Journalists in Durham, N.C., have gained a measure of protection from citizens looking to file frivolous criminal charges against them, reports the Raleigh News & Observer. A new judicial policy requires the District Attorney’s Office to review any warrants sworn out by a citizen against a working journalist. The policy, as yet unwritten, places journalists in the same category as police officers, emergency workers and public school teachers, whose jobs make them vulnerable to angry people who could use the justice system to harass them or seek retribution.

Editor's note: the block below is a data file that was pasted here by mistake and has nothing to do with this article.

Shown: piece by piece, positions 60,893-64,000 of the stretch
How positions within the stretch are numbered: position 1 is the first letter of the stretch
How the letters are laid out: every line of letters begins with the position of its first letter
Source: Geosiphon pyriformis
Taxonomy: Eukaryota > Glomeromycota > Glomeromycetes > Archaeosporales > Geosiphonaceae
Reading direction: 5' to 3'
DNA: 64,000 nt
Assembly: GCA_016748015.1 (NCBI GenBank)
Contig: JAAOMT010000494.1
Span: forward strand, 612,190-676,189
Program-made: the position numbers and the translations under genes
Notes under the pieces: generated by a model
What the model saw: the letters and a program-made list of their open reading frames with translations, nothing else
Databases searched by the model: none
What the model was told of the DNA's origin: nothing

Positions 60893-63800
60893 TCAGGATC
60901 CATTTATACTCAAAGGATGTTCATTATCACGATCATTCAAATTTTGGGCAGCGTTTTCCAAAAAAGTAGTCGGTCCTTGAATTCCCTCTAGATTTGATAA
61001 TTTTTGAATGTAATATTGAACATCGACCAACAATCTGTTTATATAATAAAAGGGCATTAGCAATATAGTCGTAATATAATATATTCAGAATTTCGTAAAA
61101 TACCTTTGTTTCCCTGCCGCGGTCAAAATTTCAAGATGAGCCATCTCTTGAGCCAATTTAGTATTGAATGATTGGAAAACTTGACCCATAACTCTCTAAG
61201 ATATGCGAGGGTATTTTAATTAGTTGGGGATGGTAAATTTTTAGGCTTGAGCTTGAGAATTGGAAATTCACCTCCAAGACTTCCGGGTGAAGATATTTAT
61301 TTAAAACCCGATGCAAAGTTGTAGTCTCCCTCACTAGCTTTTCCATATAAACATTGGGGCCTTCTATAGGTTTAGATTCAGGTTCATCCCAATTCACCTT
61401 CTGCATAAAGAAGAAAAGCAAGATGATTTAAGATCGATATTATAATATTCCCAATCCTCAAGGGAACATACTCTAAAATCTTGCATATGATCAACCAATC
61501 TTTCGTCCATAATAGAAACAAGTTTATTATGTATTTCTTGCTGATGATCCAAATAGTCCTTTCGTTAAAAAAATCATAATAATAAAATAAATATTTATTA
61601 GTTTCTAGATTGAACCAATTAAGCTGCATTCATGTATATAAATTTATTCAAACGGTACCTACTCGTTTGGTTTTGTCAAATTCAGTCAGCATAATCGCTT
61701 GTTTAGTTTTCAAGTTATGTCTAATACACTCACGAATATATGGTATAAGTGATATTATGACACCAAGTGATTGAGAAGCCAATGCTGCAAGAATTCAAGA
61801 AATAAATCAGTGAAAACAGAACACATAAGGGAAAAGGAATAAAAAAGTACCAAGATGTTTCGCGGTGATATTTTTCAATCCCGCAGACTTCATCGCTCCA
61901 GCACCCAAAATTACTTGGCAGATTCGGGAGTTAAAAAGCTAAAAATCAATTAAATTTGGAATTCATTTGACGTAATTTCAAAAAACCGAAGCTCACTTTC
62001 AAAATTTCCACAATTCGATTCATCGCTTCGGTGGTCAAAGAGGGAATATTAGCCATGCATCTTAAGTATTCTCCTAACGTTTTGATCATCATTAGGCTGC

The change is in response to a harassing-phone-call charge filed by a woman who was unhappy with calls to her home from a News & Observer reporter. Durham District Attorney Jim Hardin dropped that charge last week after deciding that reporter Demorris Lee was trying to do a fair and balanced story when he called Ruth Brown, a Durham police employee whose testimony helped convict a robbery suspect. “We all want the press to do the job that they do,” said Senior Resident Superior Court Judge Orlando Hudson. “It’s much more common to have an irate parent who wants to take out a warrant on a teacher or an irate person who’s been arrested to want to retaliate immediately against the officer. I don’t see the reporter’s situation being quite that volatile, but it could be.” The policy does not exempt journalists from prosecution. It is designed to deter people angry about news gathering from filing unfounded charges against journalists.